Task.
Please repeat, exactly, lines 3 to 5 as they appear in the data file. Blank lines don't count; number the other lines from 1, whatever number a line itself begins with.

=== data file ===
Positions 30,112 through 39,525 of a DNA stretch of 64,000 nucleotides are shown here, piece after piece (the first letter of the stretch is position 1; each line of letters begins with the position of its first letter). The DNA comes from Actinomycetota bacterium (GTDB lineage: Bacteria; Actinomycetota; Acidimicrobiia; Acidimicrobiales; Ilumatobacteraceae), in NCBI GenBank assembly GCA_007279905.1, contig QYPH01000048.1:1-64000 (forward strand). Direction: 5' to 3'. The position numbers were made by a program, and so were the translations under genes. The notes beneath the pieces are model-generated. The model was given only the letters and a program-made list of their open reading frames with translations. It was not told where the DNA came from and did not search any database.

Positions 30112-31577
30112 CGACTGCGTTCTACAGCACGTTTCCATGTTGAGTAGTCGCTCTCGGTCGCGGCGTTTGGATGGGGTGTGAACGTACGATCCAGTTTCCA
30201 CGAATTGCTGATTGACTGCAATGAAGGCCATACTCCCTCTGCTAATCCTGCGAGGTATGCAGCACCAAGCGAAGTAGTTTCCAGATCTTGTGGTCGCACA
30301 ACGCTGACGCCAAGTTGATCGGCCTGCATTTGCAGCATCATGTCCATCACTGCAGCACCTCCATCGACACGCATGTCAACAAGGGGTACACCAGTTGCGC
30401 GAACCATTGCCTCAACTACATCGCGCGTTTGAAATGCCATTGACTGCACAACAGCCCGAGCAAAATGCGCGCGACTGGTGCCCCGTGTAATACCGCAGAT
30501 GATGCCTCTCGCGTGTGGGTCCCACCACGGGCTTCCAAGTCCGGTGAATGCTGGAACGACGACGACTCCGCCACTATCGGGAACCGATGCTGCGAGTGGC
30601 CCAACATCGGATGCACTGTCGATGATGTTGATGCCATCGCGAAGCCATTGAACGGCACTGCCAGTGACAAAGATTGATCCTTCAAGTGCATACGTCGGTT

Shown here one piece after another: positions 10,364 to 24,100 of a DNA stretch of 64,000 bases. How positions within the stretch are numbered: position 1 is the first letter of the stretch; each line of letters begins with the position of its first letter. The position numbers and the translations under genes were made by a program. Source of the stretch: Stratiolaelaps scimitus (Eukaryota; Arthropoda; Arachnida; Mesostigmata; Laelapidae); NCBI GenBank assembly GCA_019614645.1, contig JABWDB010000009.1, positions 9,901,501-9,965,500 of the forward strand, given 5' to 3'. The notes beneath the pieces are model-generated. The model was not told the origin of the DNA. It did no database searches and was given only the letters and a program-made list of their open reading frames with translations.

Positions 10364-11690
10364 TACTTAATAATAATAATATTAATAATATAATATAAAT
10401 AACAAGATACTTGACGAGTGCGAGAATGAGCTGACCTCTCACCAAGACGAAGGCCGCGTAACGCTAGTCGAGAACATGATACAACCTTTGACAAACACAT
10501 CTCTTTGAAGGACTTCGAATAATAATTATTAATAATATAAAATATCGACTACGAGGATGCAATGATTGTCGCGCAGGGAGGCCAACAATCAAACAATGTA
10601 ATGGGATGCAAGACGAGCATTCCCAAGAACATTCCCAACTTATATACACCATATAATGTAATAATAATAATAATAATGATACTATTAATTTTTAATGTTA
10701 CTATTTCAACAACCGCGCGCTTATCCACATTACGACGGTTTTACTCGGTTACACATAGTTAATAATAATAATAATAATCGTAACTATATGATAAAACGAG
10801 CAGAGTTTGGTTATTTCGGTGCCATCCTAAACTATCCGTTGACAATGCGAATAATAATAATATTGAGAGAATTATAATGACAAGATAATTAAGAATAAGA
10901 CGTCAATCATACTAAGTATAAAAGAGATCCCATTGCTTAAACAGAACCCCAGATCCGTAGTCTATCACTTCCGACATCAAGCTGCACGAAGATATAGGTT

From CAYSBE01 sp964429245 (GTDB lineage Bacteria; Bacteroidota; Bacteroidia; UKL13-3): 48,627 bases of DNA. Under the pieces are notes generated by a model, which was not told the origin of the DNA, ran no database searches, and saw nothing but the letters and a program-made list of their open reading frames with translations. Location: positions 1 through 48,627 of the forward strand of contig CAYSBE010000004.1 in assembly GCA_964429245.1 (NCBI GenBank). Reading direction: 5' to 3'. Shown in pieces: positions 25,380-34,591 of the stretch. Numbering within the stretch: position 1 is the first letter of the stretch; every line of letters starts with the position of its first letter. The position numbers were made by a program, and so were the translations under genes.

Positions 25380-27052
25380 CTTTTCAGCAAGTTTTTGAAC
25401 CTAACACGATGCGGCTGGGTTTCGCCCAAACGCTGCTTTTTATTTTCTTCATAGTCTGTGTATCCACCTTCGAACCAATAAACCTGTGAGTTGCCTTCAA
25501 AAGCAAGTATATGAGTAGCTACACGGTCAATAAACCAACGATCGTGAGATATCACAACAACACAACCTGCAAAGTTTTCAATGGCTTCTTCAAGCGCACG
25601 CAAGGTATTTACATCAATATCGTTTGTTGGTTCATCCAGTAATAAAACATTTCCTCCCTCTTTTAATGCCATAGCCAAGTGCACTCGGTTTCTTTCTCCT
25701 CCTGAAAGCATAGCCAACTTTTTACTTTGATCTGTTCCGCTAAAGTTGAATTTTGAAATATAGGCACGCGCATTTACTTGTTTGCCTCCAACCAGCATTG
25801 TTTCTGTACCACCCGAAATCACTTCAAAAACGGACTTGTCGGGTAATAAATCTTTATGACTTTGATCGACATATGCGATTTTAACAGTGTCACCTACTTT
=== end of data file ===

30112 CGACTGCGTTCTACAGCACGTTTCCATGTTGAGTAGTCGCTCTCGGTCGCGGCGTTTGGATGGGGTGTGAACGTACGATCCAGTTTCCA
30201 CGAATTGCTGATTGACTGCAATGAAGGCCATACTCCCTCTGCTAATCCTGCGAGGTATGCAGCACCAAGCGAAGTAGTTTCCAGATCTTGTGGTCGCACA
30301 ACGCTGACGCCAAGTTGATCGGCCTGCATTTGCAGCATCATGTCCATCACTGCAGCACCTCCATCGACACGCATGTCAACAAGGGGTACACCAGTTGCGC